Contactless Payment and RFID skimming – Security Before Ease

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Tired of long queues at coffee shops, movie ticket counters or your favorite grocery stores? A payment feature called payWave by Visa or payPass for MasterCard aims to tackle just that. With this contactless technology, simply hold your payWave enabled Visa card (or payPass enabled MasterCard) at a distance of no more than 4 cms from a reader at the sales counter and your transaction is done in a matter of seconds.No more entering pins or swiping your cards. And guess what, the card doesn’t leave your possession too! And all this leads to a much easier and faster transaction up to even 3X times faster.

How It Works

The payWave or payPass cards (and other such contactless cards) come with an embedded chip that sends the card data to the reader. Such a chip is based on the RFID (Radio Frequency Identification) technology and has a radio antenna that sends out radio signals. RFID is basically a one way communication wherein the reader gets the required information from the card but no information is sent back to the card from the reader. In case of payWave or payPass cards the RFID chip is a ‘passive’ one i.e. it doesn’t emit any signal because they don’t have any power. It gets its energy only when it comes in contact with a nearby radio transmitter. Whenever a RFID enabled card is used for shopping, the entire transaction details are encrypted and sent over the radio network. However, there is a catch. Though the information for that particular transaction is securely encrypted, it appears that the credit card number or the expiry date are not.

RFID Skimming

Since the card number and the card expiry date are not as securely transmitted, anybody with a RFID card reader can read the card without the owner knowing it and potentially extract information from it. This is very popularly know as “RFID skimming” and can be used dangerously as the video below demonstrates.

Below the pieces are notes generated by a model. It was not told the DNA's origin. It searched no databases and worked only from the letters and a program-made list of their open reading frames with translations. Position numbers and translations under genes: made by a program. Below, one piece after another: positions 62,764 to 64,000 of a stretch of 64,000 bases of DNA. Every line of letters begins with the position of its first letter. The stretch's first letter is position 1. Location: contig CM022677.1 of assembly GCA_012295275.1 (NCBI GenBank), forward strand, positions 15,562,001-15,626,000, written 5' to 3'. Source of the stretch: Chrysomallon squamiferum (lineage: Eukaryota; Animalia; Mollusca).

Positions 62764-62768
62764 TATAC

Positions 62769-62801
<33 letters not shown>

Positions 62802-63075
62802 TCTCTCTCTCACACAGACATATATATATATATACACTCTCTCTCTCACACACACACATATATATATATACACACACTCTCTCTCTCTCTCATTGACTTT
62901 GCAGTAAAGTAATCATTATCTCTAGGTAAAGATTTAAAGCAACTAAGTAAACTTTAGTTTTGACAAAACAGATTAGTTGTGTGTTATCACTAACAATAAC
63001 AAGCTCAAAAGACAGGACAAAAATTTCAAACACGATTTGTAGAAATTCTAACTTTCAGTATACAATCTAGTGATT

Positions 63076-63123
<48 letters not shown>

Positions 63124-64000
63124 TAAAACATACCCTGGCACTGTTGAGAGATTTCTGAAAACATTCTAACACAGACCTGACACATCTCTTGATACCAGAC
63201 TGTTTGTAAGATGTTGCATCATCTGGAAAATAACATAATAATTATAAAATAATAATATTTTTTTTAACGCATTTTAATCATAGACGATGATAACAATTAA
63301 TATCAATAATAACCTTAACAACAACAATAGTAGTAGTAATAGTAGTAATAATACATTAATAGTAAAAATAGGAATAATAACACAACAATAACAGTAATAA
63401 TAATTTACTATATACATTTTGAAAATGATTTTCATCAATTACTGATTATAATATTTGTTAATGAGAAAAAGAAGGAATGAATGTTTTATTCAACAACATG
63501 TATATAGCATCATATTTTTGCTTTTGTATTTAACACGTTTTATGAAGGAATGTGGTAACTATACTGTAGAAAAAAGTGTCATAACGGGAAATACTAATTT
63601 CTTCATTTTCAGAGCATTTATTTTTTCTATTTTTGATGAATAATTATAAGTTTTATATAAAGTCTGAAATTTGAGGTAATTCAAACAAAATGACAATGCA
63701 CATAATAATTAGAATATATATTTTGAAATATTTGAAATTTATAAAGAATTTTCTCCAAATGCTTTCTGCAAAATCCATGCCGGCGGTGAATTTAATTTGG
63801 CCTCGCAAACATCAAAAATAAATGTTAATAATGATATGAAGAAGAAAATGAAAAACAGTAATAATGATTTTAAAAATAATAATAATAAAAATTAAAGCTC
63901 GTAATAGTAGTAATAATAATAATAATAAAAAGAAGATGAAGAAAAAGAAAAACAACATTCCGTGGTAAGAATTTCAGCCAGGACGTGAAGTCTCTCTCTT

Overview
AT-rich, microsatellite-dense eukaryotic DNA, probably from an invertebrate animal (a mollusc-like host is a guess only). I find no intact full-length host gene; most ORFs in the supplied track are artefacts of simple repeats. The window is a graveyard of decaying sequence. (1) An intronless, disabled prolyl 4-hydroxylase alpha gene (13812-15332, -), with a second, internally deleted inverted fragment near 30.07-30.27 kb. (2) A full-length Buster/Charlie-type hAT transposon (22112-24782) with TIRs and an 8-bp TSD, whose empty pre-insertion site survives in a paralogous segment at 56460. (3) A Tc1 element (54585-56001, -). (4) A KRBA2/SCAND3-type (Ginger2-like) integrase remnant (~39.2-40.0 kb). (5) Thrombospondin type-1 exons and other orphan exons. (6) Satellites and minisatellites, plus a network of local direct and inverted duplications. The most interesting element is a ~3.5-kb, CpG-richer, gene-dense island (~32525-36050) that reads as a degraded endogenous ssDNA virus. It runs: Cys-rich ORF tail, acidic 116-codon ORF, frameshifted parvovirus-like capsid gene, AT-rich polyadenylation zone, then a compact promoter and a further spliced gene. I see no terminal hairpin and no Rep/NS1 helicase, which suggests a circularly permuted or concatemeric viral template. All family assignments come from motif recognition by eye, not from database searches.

Apparently anybody can create a RDIF card reader and steal information from anyone in close proximity, such as in a crowded bus or train, and use it to create a fake card and easily use it at any regular outlet.

Preventing RDIF Skimming

There is hardly anything that you can do if your credit card information is stolen like this even when it’s in your possession all the time.Unfortunately there is no mechanism to deactivate your card for contactless transactions  and activate it just before you intend to use it, post which it automatically gets deactivated again. The only possible solution is to keep your cards in ‘RDIF safe wallets’ or maybe remove the RDIF chips from the card itself (works, but not recommended).

Visa and MasterCard both boast of this mode of payment as being one of the most secure payment solutions available, and yet they limit the amount for transaction to only 100$ (anything over that requires the regular swipe and pin and works with the same card). They do have a zero liability policy in place which means fraudulent transactions if reported will be reimbursed fully. But one feels that’s not enough. And yet they have gone ahead and pushed these cards on consumers in countries like Australia, the United States, Canada etc without any option to opt out. Though the cards are not available in most Asian countries like India, it wont be long when they’ll be forced down on customers in these countries too.

It’s only a matter of time, though, before sophisticated criminals who have proven adept at wide-scale debit-card fraud turn their attention to RFID credit cards. Maybe they are just waiting for a wide scale adoption for the same. Lets us just hope VISA and MasterCard would have wisened up by then and incorporated safety measures to counter them. What is in place now is simply not enough.



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